Karen Cambre, Sharpe, Kenneth W.

ryegrassjpgNews article for September 11, 2017

Labor Day in south Louisiana marks the end of summer, but not the heat. It ushers in a new season of football, hunting, fall gardening, preparing for winter pastures and wildlife food plots.

It has been a very wet year and not many livestock producers have been able to cut hay until very recently. Most of that hay has been growing all year and is very mature. I would expect the quality of the mature grasses to have a low feed value. That makes ryegrass pastures even more important to livestock producers.

First on the list is to get your soil analyzed. There is still plenty of time to take samples and get results back prior to planting. Unfortunately, there is no way to look at the soil and tell if it is low in any of the essential nutrients. A soil test will tell you if you have deficiencies and how to correct them so you can be successful in growing winter pastures or food plots.

One of the biggest challenges might be removing all the mature grasses so you can actually plant. Hopefully, hay removal will be an option for cleaning off the pastures prior to planting. Grazing livestock is also a good method for forage removal but most places I have been seeing have an overabundance of grass that probably will stay ahead of livestock’s ability to eat. Clipping can also be an option but it will still leave a lot of organic residue. If clipping is needed, start as soon as possible.

Timing of planting is always an issue and Mother Nature does not always cooperate. We have to be realistic and stay within the normal planting dates and then take into account when the cool season crops are needed. For most livestock producers the ideal planting time is going to be October. Beef producers should have winter pastures available to coincide with their calving season if possible.

The earlier your calving season starts the earlier in October I would want to plant so you can move cows with new calves onto ryegrass as soon as possible. The nutrient requirement for the cow goes up drastically when she calves and starts producing milk. That nutrient requirement will continue to go up until she reaches peak milk production 60 days after calving. Ryegrass is a good, high quality forage that can meet the lactating cow’s nutritional needs.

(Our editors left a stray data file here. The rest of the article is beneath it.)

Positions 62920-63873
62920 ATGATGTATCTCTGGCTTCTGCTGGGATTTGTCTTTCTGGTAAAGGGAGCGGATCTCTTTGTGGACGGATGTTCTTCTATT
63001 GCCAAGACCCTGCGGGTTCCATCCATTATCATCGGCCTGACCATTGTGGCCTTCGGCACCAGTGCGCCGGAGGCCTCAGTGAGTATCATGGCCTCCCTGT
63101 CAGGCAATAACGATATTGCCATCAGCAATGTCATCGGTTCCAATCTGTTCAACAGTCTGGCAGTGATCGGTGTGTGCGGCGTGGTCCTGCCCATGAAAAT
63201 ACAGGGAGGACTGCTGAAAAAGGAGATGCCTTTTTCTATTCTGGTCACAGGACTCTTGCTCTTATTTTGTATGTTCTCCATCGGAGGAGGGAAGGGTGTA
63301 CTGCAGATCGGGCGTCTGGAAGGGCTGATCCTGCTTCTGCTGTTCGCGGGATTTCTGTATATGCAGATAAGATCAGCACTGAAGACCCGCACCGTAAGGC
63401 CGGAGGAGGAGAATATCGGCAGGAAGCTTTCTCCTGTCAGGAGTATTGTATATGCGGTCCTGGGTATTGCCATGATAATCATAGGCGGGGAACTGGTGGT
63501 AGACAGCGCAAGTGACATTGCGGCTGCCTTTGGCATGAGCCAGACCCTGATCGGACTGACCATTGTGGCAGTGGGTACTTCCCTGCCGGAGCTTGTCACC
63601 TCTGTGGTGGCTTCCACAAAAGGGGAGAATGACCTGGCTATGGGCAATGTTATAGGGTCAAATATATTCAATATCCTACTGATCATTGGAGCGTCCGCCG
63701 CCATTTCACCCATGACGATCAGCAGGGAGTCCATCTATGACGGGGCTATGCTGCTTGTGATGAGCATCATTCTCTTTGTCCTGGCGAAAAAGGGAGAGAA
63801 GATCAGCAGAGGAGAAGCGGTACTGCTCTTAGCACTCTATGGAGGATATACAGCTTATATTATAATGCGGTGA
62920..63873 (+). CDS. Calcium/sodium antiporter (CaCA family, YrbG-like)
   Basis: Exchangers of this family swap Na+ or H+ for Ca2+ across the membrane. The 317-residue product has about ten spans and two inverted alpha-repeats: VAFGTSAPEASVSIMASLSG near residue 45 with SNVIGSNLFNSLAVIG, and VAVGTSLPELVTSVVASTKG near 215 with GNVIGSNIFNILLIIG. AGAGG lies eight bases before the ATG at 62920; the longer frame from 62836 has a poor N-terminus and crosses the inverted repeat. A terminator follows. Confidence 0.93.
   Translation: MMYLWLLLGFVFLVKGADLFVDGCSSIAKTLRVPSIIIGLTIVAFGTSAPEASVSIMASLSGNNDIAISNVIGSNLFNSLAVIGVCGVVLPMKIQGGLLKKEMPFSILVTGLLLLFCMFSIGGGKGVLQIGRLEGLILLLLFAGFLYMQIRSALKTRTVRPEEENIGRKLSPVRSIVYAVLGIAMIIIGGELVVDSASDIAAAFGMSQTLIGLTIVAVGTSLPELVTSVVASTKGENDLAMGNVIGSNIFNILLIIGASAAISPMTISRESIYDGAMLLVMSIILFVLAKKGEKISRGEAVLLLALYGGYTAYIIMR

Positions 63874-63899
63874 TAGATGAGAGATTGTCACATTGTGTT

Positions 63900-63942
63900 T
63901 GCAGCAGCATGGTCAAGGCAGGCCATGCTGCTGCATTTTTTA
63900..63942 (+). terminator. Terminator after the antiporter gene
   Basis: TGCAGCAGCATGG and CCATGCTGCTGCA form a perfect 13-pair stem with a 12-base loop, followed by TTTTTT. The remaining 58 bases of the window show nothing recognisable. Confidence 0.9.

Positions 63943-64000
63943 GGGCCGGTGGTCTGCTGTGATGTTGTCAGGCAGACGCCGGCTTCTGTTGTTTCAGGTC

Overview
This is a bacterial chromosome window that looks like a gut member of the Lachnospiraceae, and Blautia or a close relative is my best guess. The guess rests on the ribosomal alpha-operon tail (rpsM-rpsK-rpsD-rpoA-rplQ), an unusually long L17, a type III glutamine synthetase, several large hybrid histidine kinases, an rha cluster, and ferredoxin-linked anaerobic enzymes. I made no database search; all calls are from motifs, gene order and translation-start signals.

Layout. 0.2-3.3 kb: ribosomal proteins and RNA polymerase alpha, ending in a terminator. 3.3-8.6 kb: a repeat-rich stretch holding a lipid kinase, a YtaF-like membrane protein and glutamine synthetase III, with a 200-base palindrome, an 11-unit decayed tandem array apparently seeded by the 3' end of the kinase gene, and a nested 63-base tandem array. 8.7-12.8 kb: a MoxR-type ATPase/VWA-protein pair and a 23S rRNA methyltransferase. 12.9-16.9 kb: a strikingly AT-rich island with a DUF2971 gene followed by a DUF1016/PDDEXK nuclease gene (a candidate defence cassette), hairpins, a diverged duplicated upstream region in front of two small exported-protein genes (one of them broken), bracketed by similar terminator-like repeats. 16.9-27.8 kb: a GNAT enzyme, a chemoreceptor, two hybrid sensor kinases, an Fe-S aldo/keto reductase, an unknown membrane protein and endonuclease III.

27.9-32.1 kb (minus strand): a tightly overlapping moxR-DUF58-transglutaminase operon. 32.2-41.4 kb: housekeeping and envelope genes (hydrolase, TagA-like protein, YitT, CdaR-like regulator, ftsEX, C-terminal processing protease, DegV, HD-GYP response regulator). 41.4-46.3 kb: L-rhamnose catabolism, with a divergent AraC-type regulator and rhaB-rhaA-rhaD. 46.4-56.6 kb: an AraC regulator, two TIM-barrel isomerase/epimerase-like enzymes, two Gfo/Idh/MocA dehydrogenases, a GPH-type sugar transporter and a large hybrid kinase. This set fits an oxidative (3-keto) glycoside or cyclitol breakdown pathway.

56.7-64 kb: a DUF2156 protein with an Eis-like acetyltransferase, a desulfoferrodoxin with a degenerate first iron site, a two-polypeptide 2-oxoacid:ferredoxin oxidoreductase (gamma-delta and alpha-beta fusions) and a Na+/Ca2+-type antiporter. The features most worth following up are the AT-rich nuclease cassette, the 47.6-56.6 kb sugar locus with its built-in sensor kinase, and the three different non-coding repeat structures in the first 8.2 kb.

The earlier you plant in October, the faster you can get grass up (provided there is moisture), but there are problems. Early planted cool season forages are more vulnerable to armyworms and the fungal disease, blast. There can also be lots of competition from perennial grasses such as Bahia and Bermuda grasses the earlier you plant.

It seems that the second week in October is a good compromise for planting for livestock but I always keep an eye on the weather and adjust as opportunities for planting arise.

Ryegrass is the mainstay of most livestock cool season forages. Recommended varieties for 2017 include Attain, Big Boss, Diamond T, Earlyploid, Flying A, Fria, Jackson, Jumbo, Lone Star, Marshall, Nelson Tetraploid, Passerel Plus, Prine, RM4L, TAMTBO, Tetrastar and Winter Hawk. In our most recent 3 year yield average trials across 3 locations, Nelson topped the study, followed closely by Marshall , Prine , Earlyploid and Jackson.

For more information on these or related topics contact Kenny at 225-686-3020 or visit our website at www.lsuagcenter.com/livingston.

5/9/2018 4:27:38 PM
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